The legendary Bob Cole hates predictions. When we’d work together, I’d say, “Going to be a great game tonight,” and he’d reply, “How do you know? You have no idea!” It wasn’t a joke, either. Seriously annoyed him.
He learned that from Toe Blake. They were sitting next to each other at a game when the Hall-of-Famer saw something on the out-of-town scoreboard and asked Bob if it was a final result.
Bob said, “I think so.”
The next thing he heard was a loud smack as Blake’s hand slammed the counter.
“Don’t tell me what you think,” he snarled. “Tell me what you know!”
It’s a great story. And with apologies to both Toe Blake and Bob Cole, I’m excited for this season. I think it’s going to be an incredibly entertaining year. I’m actually not crazy about predictions either, but if you’re going to be forced to do them (Sportsnet basically tortures us to do so), you’ve got to find a fun way.
So, this year, I’m eliminating obvious candidates for Hart, Norris, Vezina and the Stanley Cup Final. Here goes:
Eliminated candidates: Leon Draisaitl, Auston Matthews and Connor McDavid. There will be a huge push for Cale Makar. He won the Conn Smythe, he’s incredible and unique. Voters like unique. I’m as guilty as anyone, sometimes we twist ourselves into knots to try and look extra smart.
This isn’t a huge stretch, because he got votes last year, but I’m going with Kirill Kaprizov. With Kevin Fiala in Los Angeles, there will be even more need for him to lift the offensive burden. He’s going to have a massive year.
Eliminated candidates: Adam Fox, Victor Hedman, Roman Josi, Makar. I’m a first-class (with wireless) passenger on the Charlie McAvoy train, but he’s out a while, this is not the year. So, we’re going with Miro Heiskanen. He’s becoming Dallas’s best player, and it’s not unnoticed.
Eliminated candidates: Igor Shesterkin, Andrei Vasilevskiy. I predicted Jacob Markstrom last year, and didn’t want to do it again.
There are a lot of good candidates. Juuse Saros, Ilya Sorokin. But my pick is Thatcher Demko. The Canucks are hugely reliant on him, and he’s getting better. The thing I worry about is Vancouver’s location makes it harder on someone who’s going to see a lot of rubber. But he looks like he can handle it.
No eliminated candidates here. What a great class. Matty Beniers, Kent Johnson, Mason McTavish, Owen Power, Shane Wright. Dylan Guenther looked really good for Arizona, too. Wanted to pick McTavish, who is coming off some kind of year, but it’s hard to go against Power.
Whatever “it” is, both of them have it. But Power’s going to play a lot of minutes and will have greater opportunity to shine.
STANLEY CUP FINAL
Eliminated candidates: Colorado and Tampa Bay. Admittedly, this is kind of ridiculous. It’s like being asked to pick your favourite hamburger without a bun and meat. But you’ve got to expand your horizons, and that takes me to Edmonton/Carolina.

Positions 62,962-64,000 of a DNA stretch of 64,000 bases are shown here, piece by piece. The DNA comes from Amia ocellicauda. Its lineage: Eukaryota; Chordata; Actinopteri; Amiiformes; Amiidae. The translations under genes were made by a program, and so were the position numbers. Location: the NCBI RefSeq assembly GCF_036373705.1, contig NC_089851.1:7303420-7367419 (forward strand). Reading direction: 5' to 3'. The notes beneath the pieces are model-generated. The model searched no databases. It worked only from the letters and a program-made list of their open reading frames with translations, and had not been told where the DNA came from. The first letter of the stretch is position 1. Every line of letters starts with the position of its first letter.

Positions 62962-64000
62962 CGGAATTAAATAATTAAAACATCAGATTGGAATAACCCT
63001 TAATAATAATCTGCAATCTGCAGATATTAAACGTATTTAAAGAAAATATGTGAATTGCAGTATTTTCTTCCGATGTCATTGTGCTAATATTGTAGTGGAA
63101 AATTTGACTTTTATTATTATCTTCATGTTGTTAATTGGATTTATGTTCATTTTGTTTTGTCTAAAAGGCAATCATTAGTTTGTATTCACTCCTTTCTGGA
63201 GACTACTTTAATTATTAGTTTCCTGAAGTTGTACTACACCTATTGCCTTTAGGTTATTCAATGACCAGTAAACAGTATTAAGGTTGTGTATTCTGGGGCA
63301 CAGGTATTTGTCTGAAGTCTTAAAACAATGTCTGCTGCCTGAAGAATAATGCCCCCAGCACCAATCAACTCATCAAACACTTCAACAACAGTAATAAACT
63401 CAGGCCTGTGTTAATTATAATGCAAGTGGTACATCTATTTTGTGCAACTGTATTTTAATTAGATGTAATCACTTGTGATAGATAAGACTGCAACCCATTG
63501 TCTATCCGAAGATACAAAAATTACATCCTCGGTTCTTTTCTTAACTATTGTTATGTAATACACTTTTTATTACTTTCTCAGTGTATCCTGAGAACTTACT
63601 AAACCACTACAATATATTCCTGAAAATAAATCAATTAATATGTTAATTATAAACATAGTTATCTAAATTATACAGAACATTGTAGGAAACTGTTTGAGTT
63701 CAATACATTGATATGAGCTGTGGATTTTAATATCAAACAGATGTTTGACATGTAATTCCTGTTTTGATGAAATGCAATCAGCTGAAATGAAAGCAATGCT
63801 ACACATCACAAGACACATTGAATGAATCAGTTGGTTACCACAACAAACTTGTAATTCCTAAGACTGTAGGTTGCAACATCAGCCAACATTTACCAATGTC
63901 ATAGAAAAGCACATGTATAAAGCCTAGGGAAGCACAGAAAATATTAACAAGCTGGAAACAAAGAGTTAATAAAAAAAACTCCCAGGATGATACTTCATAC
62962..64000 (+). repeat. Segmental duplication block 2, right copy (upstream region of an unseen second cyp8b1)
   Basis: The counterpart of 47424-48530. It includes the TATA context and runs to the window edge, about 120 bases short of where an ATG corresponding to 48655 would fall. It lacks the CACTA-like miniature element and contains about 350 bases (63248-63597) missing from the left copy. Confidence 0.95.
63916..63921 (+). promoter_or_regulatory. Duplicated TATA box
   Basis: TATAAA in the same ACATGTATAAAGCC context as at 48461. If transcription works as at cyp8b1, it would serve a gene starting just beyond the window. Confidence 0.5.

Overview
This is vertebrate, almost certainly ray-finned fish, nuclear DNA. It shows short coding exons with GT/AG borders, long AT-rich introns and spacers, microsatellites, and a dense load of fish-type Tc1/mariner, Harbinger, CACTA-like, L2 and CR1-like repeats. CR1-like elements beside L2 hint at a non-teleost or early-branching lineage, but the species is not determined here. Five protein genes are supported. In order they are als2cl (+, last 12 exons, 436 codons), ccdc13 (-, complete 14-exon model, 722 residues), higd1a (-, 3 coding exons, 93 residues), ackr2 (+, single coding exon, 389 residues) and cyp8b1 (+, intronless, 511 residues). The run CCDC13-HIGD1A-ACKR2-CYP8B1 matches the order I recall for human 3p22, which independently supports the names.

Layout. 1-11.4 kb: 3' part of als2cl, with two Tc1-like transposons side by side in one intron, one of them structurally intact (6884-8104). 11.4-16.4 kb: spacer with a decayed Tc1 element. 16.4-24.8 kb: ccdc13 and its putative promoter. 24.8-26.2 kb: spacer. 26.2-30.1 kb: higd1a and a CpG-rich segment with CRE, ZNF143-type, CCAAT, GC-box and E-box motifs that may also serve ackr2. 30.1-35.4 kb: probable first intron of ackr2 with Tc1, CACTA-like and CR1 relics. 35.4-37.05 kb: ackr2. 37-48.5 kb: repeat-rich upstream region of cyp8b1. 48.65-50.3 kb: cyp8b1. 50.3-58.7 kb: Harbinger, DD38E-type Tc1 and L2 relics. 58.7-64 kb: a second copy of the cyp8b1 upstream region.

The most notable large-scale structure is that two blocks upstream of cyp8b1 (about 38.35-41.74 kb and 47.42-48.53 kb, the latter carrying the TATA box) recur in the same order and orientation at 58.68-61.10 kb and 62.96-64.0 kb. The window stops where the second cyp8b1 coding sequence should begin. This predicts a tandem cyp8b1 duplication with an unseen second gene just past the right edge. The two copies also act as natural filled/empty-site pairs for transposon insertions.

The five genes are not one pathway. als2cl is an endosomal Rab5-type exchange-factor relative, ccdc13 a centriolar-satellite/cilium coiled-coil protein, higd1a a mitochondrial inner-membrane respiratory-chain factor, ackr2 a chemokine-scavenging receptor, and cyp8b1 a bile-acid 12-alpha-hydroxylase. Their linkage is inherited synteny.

Several years ago, Mark Messier said that in a cap world, everyone has a fatal flaw (or flaws). How do you overcome them? The Avalanche and Lightning are as close to perfect as you get in the NHL, and I do think there’s a drop from them to number three. But, no guts — no glory. So, with the knowledge all of this could blow up in my face, I’m going with a 2006 rematch of Carolina/Edmonton. Calgary, Minnesota and the Rangers could have the most to say about it, especially if the Rangers find a way to tighten up a bit around Igor Shesterkin. Toronto and Vegas are the most fascinating teams because their ceilings are so high, but no one knows how the goaltending will go. Dark horse: Kings.
1. Hockey Quebec’s statement said it best on Tuesday, referring to the mass departures from Hockey Canada as “inevitable.” CEO Scott Smith is leaving and the board of directors is out, joining Andrea Skinner, who resigned last weekend as a director and interim board chair.
It took longer than people wanted, needing sponsor pressure to eliminate the inertia, but now we get to the most important of questions: who (individually or in a group) is best positioned to take us where we must go? This shouldn’t be rushed. You can’t get these hires wrong.
The bigger challenge might be the interim, because many of these are volunteer positions and there’s worry people won’t be interested. We will find out if that’s true — I hope those who genuinely want to make a difference aren’t scared off — but one of the problems is public-facing representatives have been so poorly prepared for their appearances, which comes with major consequences. The two situations are not comparable, but when I screwed up the swimming in Rio, I was not concerned with the fallout for myself — but my wife, son and co-workers at CBC. I was worried about the effect on my family and embarrassed for the great people in front of and behind the camera who care so much about what they do. What has been lost here (among other things) is that when you speak for Hockey Canada, you represent everyone in hockey in this country. When things go badly, everyone feels the pain. If you understand that publicly, it gives you the best chance to fix what must be cleaned up privately.
2. One further note on Andrea Skinner: She alluded to receiving some nasty correspondence during last week’s testimony, and apparently some emails sent her way were way, way, way over the line. If you’re doing that, you’re part of the problem, not the solution.